In these days where it isn’t all that unusual for a rock/metal band to experience relatively big success, I’m not sure it is possible to imagine just how much of an impact Iron Maiden made when they first started bothering the charts. Still, some things never change – this songs lyrical content of course incurred the wrath of the Christian right in the US, even if really it is nothing more than an observation on shlocky horror films. Still, the subject is only part of the appeal. The galloping rhythm, the endless guitar solos, the chorus that proved once and for all, perhaps, that the devil really does have the best tunes, and that instantly recognisable intro. The kind of intro that just about anyone would recognise as Maiden, I suspect…
Just squeaking in at the end of the decade, one of the seminal dance tracks that is responsible for so much that followed it. Chillout, trance, some areas of where house music went. So it is to blame for a lot of shite, I guess, but the original always sounds better, right? Even the saxophone here sounds like it belongs – which was an effect seriously overused in early nineties dance music…
/Diamonds on the Soles of her Shoes
The recent 25th anniversary celebrations for this seminal album for once felt justified, as opposed to being yet another cash-in (have you seen the “35th anniversary edition of Never Mind The Bollocks” recently advertised?). The reason? This album actually really did change attitudes and help usher in new musical tastes, at least in the West. Yes, there may have been some disquiet over Paul Simon ignoring the Anti-Apartheid cultural boycotts, but the results were frankly extraordinary, and I think it is fair to say that this album was the first that really brought what became known as “World Music”, for better or worse, to a worldwide audience. There is barely a note wrong on this album, and picking a particular song for this was really quite difficult. But in the end, it has to be the glorious meshing of African and Western on Diamonds on the Soles of her Shoes, opening with the a capella verses, before that wonderful rhythm kicks in to carry the song forward. For an experiment that no-one was ever sure was going to work at all, the fact that this album is still revered even now – incredibly, it hasn’t dated a day, perhaps something to do with the fact that even the politics that crop up here and there are a little more abstract – is testament to just how successful and game-changing it was for all concerned.
Twenty-eight songs, thirty-three minutes, effectively the work of two seperate incarnations of the same band across the two sides of the album, the shortest recorded song ever included…in fact reading all of that you could probably play You Suffer at least twice, maybe three times in the same time. But aside from the numbers, and the novelty, this album blazed new trails like few others in metal. Basically the birthplace of grindcore – and the countless sub-genres that followed – this is a crusty, ugly, primitive record. But it was never meant to be anything else. The title track still fucking rocks, mind, even if it seems to need a few seconds to pull itself out of the murk around it and start off that galloping riff, before finally losing the shackles entirely around the halfway mark to properly hit warp speed.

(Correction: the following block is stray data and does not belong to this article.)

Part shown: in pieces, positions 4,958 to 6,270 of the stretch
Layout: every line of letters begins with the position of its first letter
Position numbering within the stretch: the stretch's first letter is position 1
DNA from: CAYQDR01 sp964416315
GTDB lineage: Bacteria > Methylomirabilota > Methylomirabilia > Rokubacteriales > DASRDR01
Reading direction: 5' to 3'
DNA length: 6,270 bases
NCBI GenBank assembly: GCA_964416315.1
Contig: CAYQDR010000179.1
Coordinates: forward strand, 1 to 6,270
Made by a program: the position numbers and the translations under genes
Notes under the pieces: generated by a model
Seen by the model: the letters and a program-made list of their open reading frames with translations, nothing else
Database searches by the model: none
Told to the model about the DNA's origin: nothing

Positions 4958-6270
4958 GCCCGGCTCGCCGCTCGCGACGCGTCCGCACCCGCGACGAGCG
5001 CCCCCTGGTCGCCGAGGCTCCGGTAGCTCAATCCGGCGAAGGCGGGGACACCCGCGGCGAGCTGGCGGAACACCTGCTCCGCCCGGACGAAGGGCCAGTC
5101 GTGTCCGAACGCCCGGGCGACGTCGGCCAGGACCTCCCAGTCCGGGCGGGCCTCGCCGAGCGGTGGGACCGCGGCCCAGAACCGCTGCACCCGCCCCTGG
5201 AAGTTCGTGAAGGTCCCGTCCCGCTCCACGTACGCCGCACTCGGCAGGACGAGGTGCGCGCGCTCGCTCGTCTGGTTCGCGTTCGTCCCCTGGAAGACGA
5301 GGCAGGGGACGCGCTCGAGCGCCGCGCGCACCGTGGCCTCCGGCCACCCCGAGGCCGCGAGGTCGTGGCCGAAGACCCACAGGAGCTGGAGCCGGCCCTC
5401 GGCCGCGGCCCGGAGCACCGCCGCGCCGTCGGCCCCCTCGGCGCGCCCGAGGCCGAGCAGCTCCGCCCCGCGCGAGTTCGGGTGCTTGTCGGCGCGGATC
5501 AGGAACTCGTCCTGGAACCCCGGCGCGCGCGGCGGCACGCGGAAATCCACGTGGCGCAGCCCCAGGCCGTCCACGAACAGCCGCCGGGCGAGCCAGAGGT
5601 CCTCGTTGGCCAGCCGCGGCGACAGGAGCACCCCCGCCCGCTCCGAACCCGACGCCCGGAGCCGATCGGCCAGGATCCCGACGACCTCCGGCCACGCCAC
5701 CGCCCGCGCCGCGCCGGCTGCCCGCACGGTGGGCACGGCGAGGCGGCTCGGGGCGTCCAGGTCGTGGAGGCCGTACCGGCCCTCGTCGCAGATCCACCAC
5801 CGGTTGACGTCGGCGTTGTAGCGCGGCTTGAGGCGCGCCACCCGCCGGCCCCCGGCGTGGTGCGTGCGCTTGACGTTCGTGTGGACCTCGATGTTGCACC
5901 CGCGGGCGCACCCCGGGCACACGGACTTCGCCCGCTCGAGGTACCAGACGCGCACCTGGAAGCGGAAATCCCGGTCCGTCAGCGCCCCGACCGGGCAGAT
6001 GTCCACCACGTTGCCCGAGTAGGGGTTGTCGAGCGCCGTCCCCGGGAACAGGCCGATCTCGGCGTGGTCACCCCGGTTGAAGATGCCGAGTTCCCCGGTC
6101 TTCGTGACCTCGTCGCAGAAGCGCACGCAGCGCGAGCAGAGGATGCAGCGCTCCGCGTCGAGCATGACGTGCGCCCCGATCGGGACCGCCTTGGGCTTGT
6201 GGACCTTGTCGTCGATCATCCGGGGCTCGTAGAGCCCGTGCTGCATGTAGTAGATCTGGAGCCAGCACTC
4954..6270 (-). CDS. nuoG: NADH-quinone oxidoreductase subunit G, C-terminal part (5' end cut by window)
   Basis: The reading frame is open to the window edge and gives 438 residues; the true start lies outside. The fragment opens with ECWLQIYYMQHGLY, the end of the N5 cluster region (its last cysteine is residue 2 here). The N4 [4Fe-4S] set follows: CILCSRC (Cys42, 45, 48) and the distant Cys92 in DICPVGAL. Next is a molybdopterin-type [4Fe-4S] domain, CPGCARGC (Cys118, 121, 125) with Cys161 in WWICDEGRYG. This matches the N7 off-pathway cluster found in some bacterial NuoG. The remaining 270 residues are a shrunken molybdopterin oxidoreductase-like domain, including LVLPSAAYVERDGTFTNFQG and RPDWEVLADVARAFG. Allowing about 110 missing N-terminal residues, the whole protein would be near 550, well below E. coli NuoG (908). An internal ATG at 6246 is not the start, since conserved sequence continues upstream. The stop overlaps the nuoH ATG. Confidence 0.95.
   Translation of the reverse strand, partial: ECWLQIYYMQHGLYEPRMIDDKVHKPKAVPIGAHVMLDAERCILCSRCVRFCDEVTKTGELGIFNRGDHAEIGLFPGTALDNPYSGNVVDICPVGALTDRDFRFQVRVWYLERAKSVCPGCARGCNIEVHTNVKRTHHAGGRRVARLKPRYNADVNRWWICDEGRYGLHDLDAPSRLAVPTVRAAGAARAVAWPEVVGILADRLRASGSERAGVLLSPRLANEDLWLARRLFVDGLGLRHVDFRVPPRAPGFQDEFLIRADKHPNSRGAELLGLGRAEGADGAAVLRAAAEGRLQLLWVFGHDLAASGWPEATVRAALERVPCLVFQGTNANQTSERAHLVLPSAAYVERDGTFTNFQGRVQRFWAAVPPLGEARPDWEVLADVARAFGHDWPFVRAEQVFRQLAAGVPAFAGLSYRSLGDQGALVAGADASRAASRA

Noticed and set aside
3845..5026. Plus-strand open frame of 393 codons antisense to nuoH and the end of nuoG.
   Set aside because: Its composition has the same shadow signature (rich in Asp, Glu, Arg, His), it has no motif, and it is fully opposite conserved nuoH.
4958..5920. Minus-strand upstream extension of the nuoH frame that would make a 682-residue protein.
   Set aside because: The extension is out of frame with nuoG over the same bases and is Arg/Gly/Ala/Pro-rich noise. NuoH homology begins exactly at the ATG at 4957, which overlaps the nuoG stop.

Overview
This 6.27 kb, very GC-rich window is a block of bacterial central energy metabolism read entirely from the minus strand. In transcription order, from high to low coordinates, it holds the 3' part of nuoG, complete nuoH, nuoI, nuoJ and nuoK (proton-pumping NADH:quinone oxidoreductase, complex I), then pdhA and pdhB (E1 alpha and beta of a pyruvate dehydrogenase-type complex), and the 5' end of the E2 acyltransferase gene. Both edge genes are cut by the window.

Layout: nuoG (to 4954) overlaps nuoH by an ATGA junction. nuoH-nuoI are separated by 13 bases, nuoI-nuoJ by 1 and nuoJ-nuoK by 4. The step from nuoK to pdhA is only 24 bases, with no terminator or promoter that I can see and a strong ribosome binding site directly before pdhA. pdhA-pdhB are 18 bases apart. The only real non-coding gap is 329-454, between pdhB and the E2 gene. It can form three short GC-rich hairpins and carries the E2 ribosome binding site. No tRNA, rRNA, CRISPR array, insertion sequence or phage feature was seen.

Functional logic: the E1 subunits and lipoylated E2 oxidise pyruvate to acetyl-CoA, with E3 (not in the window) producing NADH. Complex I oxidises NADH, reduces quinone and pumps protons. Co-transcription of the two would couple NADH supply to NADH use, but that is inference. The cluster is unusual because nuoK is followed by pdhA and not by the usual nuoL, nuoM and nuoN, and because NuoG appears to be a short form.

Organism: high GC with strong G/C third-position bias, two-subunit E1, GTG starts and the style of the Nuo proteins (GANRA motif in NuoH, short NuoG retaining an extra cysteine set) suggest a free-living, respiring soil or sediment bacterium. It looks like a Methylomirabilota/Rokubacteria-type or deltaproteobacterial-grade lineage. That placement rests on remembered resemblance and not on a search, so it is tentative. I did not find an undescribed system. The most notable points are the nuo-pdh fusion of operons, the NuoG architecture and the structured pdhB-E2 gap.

/Release The Bats
/Release The Bats 7″
The demented glory of Nick Cave’s early band’s most famous song has not diminished over the years. Yeah, so it is a bit of a goth cliche nowadays, but who cares? Anyway, less actual goth music and more a rockabilly groove with a frankly crackers lyrical story, it really is kind of amazing that Nick Cave turned to such serious musical realms in the aftermath of this band – although maybe he needed a return to reality after the chaos of this band…
/Love Action (I Believe in Love)
Hardly the synthpop fluff band that their biggest singles suggest they were at face value, instead what became The Human League actually was the root of three Sheffield electronic acts. One became the mega-selling Human League, one became the ultra-experimental Clock DVA, and the third became the (perhaps surprisingly) politically-focussed Heaven 17. Of course, the various splits and changes made a massive difference to their sound, and they developed fast – the difference between early single Being Boiled and the track in question here could be measured in light years, frankly, when in reality it is only three years. The big difference by 1981 was Phil Oakey’s move towards a more poppy, commercially aware sound, and this track was the one that really broke them through – and like many other songs in this list, it isn’t hard at all to see the massive influence that this had on artists that followed in their wake. For me the killer moment, though, isn’t that wondrous chorus – it is the multi-tracked vocals in the bridge.
/Peace Sells… but Who’s Buying?